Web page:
AAFP, ACP join nearly 600 other organizations in support of clinical data transparency

The American Academy of Family Physicians and the American College of Physicians has announced their support of the AllTrials campaign, joining 595 other organizations from around the world, according to a recent press release.

The AllTrials campaign, which began in 2013 but was only launched in the U.S. earlier this week, calls for better reporting of clinical trials.

“As a family physician, I rely on the best available evidence to inform the decisions I make and the conversations I have with my patients,” Robert Wergin, MD, AAFP President, said in a press release. “Currently, the information we have from clinical trials is often cherry picked, or worse – completely hidden from public view. This creates huge problems for medical professionals and patients all over the globe.”

According to AllTrials, registration of all clinical trials, both past and present, would require three steps.

First, prior to any participant recruitment, trials should be registered and disclose a brief summary of the trial’s protocol. Any trials that were previously conducted, but not registered, would need to be registered immediately. If trials are not registered, no funding or permissions should be granted to the study sponsors, according to AllTrials.

Second, within 1 year of a trial’s completion, details on the protocol, primary and secondary outcomes, methods, adverse events and any statistical analyses should be made publicly available wherever the trial was registered.

Finally, AllTrials is calling for clinical trials’ full reports to be made publically available. These thorough reports contain information that may be vital for physicians when assessing the pros and cons of prescribing specific medications.

By registering trials and making the full results available, AllTrials and their supporters believe there is a huge benefit to not only ethics surrounding trials, but also on public health.

According to AllTrials, while various countries are considering ways in which making individual patient data publicly available would be beneficial, they are not currently calling for such a step.

“We are calling on everyone in our sector to join us in supporting the AllTrials campaign. Hundreds of thousands of patients have taken part in clinical trials which have never reported results. For every day that passes, more information is at risk of being lost forever. We have to make every clinical trial count,” AllTrial’s press release stated.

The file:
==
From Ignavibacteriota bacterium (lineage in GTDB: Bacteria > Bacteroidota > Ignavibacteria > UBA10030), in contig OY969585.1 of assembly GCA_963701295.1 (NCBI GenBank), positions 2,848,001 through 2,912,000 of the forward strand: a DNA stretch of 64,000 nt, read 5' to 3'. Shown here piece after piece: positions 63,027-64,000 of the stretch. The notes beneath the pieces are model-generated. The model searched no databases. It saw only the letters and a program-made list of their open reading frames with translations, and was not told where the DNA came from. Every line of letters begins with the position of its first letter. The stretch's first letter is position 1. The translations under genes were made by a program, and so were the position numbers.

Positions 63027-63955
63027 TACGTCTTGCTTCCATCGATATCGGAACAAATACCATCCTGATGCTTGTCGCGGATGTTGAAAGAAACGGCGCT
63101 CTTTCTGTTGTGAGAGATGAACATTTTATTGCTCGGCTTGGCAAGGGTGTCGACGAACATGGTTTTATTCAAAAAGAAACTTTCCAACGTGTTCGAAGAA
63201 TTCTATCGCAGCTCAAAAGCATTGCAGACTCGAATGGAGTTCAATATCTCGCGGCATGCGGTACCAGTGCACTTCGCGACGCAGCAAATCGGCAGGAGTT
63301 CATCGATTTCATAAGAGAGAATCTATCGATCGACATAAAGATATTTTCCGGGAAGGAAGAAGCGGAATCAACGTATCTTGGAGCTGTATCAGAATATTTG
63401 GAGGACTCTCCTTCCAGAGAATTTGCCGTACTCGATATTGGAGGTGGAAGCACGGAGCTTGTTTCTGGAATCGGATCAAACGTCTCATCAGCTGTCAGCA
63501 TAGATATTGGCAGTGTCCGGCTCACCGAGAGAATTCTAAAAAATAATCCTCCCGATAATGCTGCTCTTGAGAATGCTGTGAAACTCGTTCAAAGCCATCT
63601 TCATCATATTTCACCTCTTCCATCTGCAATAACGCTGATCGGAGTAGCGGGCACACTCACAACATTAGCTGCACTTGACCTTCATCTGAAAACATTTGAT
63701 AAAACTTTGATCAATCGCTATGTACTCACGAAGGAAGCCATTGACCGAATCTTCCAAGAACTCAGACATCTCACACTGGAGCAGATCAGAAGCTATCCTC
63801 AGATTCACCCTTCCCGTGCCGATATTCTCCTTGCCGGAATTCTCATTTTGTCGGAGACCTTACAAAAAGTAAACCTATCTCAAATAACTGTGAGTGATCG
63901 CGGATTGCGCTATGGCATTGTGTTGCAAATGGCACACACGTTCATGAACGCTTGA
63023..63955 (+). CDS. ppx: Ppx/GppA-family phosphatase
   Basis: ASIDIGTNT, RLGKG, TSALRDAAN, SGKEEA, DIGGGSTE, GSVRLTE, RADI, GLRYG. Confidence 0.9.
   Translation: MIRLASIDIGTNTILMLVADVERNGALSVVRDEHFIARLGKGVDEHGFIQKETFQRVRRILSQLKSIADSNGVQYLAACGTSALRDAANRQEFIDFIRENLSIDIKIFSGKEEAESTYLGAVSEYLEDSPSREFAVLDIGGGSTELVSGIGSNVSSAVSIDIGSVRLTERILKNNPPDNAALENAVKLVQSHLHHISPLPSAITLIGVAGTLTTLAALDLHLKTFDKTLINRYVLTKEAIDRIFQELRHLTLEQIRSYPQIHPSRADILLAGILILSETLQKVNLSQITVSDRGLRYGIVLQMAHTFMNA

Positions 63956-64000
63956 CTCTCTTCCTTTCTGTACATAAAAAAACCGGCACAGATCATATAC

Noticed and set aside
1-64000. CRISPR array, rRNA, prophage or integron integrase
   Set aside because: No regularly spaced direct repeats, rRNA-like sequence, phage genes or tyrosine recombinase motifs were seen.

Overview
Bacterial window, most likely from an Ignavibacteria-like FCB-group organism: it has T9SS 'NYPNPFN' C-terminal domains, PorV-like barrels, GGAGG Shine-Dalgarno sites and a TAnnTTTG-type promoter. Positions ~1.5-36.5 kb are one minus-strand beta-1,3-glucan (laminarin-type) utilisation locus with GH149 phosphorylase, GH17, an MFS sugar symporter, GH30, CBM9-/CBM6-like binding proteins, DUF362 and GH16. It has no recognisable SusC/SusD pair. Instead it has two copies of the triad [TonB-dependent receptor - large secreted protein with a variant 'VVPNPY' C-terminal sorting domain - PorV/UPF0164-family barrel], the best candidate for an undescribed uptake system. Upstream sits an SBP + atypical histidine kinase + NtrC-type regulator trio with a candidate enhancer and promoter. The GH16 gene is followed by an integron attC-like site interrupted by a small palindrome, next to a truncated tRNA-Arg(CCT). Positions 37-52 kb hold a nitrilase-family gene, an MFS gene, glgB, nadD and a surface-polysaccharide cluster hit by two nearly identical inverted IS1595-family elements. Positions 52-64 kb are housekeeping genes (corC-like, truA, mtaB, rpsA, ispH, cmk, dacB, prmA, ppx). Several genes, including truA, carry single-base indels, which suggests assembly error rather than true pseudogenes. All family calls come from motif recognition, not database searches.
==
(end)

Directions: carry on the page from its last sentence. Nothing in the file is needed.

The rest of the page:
Reference:

AllTrials. All trials registered. All trials reported. Available at: http://www.alltrials.net//wp-content/uploads/2013/09/What-does-all-trials-registered-and-reported-mean.pdf. Accessed July 31, 2015.

The American Academy of Family Physicians and the American College of Physicians has announced their support of the AllTrials campaign, joining 595 other organizations from around the world, according to a recent press release.

The AllTrials campaign, which began in 2013 but was only launched in the U.S. earlier this week, calls for better reporting of clinical trials.

“As a family physician, I rely on the best available evidence to inform the decisions I make and the conversations I have with my patients,” Robert Wergin, MD, AAFP President, said in a press release. “Currently, the information we have from clinical trials is often cherry picked, or worse – completely hidden from public view. This creates huge problems for medical professionals and patients all over the globe.”

According to AllTrials, registration of all clinical trials, both past and present, would require three steps.

First, prior to any participant recruitment, trials should be registered and disclose a brief summary of the trial’s protocol. Any trials that were previously conducted, but not registered, would need to be registered immediately. If trials are not registered, no funding or permissions should be granted to the study sponsors, according to AllTrials.

Second, within 1 year of a trial’s completion, details on the protocol, primary and secondary outcomes, methods, adverse events and any statistical analyses should be made publicly available wherever the trial was registered.

Finally, AllTrials is calling for clinical trials’ full reports to be made publically available. These thorough reports contain information that may be vital for physicians when assessing the pros and cons of prescribing specific medications.

By registering trials and making the full results available, AllTrials and their supporters believe there is a huge benefit to not only ethics surrounding trials, but also on public health.

According to AllTrials, while various countries are considering ways in which making individual patient data publicly available would be beneficial, they are not currently calling for such a step.

“We are calling on everyone in our sector to join us in supporting the AllTrials campaign. Hundreds of thousands of patients have taken part in clinical trials which have never reported results. For every day that passes, more information is at risk of being lost forever. We have to make every clinical trial count,” AllTrial’s press release stated.

Reference:

AllTrials. All trials registered. All trials reported. Available at: http://www.alltrials.net//wp-content/uploads/2013/09/What-does-all-trials-registered-and-reported-mean.pdf. Accessed July 31, 2015.